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Can anyone suggest a keyboard model and make about 10 inch by 4 with with a scissor-based mechanism?

You don't have to read ahead as it is a little long, but the context of my question is:

I have small, lean hands - we are not talking abnormal here, but my hands are leaner on average than those most Caucasian men. 99.9% of keyboards are grossly unergonomic for my hands, and I mean ridiculously so. I feel the strain, and I lose my place every time I have to travel with my hands a lot to reach the keys. And I'm no novice, I have been typing for most of my life papers as long as 20,000 words. So there is no reason I should not be an adept typist now.

Moreover, since there are many, many women typists in the developed world, I cannot fathom how keyboards are designed to be so grossly out of proportion, and why more people, women in particular, don't complain about the size of keyboards with their keys so sprawled out as to be barely accessible. There is too much traveling of the hands to compensate.

I have scoured the market for small keyboards, scissor-style. I have too much dignity to buy myself a child's keyboard. I have only keyboard which came close to a good fit for me was on Ebay.

But there isn't enough "cushioning" of the scissor mechanism so you feel like you are bashing your fingertips onto plastic constantly. It's 11 inch by 4.5.

Now the only keyboard I have ever been satisfied with was not a standalone keyboard but is one that came built into my netbook. It is small enough that I can reach all the keys with virtually zero travel and on it I can type with 100% accuracy at my optimum speed. 4 inch by 10 and it is a real beauty, with a soft scissor feel, but just enough bounce to facilitate a smooth transition between keys.

That's my motivation for asking the question. If you can relate or have any practical suggestions, please post it as an answer or comment.

@paradroid and @RedGrittyBrick - I bought the keyboard you guys suggested, it arrived today:

enter image description here

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I'd probably try asking on geekhack - its a forum specialising on keyboards, and there's quite a few in depth reviews and stuff about keyboards. –  Journeyman Geek Sep 9 '11 at 11:32

3 Answers 3

up vote 2 down vote accepted

Cherry G84-4100, 11", mechanical keyswitches. Keyspacing is probably close to conventional though (18mm grid).

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That 1 mm (it's usually 19mm) is about 1,5cm across the full width. At least some difference... –  Daniel Beck Sep 9 '11 at 13:08
    
+1 I highly recommend this keyboard, but it actually has proper mechanical microswitches (Cherry ML low-profile), which are better than scissors with membrane bumps. –  paradroid Sep 9 '11 at 14:37
    
@paradroid: Have you used it before? What does it feel like? –  ptrcao Sep 9 '11 at 15:53
    
@ptrcao: Yes, I have a PS/2 one. They feel good and last a long time. They do not feel quite as good as a full size Cherry keyboard with Cherry MX switches, but they are the best small keyboard you are likely to find. There is also the Happy Hacking keyboard, but that is only really worth considering if you do not use keyboard accelerator keys at all and use emacs/vi shortcuts for everything. en.wikipedia.org/wiki/Happy_Hacking_Keyboard –  paradroid Sep 9 '11 at 16:09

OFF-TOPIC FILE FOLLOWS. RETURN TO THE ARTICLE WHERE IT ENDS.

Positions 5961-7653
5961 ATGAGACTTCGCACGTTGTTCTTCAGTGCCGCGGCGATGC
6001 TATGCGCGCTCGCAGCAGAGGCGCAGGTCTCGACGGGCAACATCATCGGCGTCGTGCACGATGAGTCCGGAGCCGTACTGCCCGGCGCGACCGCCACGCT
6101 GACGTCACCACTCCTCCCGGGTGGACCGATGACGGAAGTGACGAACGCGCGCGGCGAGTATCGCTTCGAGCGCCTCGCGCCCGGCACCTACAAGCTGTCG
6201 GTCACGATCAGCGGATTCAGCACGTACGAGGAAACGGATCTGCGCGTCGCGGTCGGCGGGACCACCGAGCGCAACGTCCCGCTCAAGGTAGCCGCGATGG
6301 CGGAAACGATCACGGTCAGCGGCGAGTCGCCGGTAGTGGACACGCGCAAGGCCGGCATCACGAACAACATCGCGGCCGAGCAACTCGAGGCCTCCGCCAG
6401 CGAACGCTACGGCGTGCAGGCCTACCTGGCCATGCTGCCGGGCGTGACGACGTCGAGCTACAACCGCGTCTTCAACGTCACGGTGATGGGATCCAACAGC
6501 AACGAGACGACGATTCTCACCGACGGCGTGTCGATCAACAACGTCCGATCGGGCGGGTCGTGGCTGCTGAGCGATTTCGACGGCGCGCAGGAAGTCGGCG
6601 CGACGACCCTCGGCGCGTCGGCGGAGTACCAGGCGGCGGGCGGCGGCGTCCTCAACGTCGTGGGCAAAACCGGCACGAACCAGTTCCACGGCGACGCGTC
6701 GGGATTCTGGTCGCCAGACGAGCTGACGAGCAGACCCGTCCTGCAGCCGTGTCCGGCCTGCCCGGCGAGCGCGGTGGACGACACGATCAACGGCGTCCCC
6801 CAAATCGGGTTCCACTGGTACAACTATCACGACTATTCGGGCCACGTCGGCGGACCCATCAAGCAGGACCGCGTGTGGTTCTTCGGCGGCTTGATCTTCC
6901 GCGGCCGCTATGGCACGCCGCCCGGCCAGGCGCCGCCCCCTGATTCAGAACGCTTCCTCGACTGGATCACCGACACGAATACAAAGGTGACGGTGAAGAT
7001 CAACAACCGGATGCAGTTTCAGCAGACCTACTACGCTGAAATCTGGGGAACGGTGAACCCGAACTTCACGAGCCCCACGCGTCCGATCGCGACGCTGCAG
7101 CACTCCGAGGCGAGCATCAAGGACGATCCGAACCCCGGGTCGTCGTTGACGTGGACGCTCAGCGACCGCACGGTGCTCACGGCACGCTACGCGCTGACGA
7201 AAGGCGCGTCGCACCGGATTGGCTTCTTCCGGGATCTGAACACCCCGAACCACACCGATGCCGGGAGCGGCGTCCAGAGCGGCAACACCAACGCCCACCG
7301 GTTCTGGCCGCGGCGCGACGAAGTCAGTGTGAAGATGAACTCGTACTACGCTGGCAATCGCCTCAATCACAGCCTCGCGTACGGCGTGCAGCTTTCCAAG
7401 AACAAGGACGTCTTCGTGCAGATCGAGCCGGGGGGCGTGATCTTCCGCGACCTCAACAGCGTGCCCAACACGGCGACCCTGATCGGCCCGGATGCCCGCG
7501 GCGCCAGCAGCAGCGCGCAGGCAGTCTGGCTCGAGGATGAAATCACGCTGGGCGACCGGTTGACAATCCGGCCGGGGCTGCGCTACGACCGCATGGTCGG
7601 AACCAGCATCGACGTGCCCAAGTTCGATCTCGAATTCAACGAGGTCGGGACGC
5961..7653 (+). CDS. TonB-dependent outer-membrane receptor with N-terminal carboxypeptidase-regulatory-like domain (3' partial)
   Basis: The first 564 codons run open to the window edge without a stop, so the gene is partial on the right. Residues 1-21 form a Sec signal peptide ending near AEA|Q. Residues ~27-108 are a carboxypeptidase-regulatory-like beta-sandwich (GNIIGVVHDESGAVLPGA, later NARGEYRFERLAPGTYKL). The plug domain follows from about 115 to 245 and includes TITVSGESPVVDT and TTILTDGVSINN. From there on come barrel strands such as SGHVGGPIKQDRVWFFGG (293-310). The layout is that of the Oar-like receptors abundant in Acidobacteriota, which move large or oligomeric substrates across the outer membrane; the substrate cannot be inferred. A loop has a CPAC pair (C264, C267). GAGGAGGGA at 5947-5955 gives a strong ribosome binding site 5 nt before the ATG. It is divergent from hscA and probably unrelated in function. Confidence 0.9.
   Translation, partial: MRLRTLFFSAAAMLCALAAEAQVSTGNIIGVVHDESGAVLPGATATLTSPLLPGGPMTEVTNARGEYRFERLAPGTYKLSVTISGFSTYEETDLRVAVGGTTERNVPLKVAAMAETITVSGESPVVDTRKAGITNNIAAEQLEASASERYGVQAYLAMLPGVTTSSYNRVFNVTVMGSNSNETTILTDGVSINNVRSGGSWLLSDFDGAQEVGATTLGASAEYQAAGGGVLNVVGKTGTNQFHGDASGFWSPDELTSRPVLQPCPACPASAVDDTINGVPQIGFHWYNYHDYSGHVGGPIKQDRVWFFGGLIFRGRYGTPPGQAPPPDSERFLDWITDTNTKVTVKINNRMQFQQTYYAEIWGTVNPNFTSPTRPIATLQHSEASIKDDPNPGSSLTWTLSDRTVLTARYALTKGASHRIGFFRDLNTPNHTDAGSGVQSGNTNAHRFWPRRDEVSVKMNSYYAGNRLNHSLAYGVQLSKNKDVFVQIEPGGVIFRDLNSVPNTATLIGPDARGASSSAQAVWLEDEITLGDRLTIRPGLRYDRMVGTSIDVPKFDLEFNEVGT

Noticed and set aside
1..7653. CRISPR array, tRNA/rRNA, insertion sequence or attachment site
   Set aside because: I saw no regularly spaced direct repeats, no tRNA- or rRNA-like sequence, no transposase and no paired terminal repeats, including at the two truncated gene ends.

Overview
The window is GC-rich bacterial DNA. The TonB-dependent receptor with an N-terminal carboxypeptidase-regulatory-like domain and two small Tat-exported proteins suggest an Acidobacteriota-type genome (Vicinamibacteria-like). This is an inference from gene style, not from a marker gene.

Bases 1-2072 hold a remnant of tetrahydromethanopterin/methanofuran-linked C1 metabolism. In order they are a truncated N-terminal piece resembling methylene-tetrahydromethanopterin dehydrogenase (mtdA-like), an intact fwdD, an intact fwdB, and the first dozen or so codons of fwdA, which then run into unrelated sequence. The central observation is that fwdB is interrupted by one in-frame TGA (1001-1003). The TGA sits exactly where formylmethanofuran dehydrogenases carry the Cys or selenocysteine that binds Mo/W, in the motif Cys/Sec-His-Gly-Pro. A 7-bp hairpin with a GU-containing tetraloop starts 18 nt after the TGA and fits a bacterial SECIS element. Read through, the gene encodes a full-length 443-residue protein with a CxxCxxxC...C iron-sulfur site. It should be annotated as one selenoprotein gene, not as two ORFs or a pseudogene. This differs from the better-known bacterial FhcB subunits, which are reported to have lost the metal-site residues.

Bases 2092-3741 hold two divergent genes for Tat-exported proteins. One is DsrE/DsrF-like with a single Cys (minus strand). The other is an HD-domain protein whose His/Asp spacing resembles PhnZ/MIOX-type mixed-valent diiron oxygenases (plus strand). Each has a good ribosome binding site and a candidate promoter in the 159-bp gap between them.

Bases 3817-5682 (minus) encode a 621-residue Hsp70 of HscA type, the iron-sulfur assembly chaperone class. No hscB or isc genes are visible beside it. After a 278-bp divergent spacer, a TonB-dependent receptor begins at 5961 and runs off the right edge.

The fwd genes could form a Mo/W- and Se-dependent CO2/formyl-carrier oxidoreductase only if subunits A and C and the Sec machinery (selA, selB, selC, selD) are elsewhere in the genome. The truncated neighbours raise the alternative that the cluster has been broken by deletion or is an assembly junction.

@paradroid: My only gripe with the cherry keyboard is that the ENTER key is tiny, considering how frequently it is used, I always prefer a larger ENTER key which is more accessible. I sometimes miss the enter key when I'm mildly concentrating on my current mini keyboard. It would've be nice if it wasn't a wired keyboard as well as the cord often gets in the way. Any further suggestions? If not I will prob look more into the Cherry. –  ptrcao Sep 10 '11 at 8:34

I would recommend the same keyboard which RedGrittyBrick suggests, but if you really want a a scissors/membrane keyboard which feel sublime, try one of the smaller IBM/Lenovo UltraNav keyboards, which are exactly the same as used on certain ThinkPads (a common older PS/2 model has the same as the ThinkPad X3x series keyboard, as shown below) and also used on IBM System-Z mainframes (there are a couple at the datacentre where my local LUG is held).

UltraNav

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I like but I don't want the mousepad... –  ptrcao Sep 9 '11 at 15:45
    
@ptrcao: Nor do I, but it has a TrackPoint as well, which is far superior! –  paradroid Sep 9 '11 at 15:48
    
I say so because I'm short on deskspace. Also I really find mousepads hard to use even though I've used them a lot before. :P What are the size dimensions of that keyboard in the pic? I really need a 10 inch by 4. –  ptrcao Sep 9 '11 at 15:53
    
@ptrcao: Well, it's quite a lot deeper than that, with the wristboard and trackpad. –  paradroid Sep 9 '11 at 16:12

You might look at BlueTooth keyboards. Inexpensive, and since they're meant to be extremely portable they tend to have roughly the same form factor as netbook keyboards. I'm not sure what you meant by "scissor-based" but most BT keyboards fold. A USB BlueTooth adapter can cost as little as $5.

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I think the full name for it is scissor-switch. It's the mechanism that causes the keys to spring back as lift your fingers. Scissor-switch has a nice feel to it I think, because your fingers bounce back - this aids typing. Other mechanisms are "mushier" by comparison. –  ptrcao Sep 9 '11 at 15:43
    
@ptrcao: I agree, but mechanical microswitches are even better, as used in the recommended Cherry keyboard. –  paradroid Sep 9 '11 at 15:51
    
@ptrcao, thanks. I had never encountered the term "scissor-switch" before. –  CarlF Sep 14 '11 at 13:54

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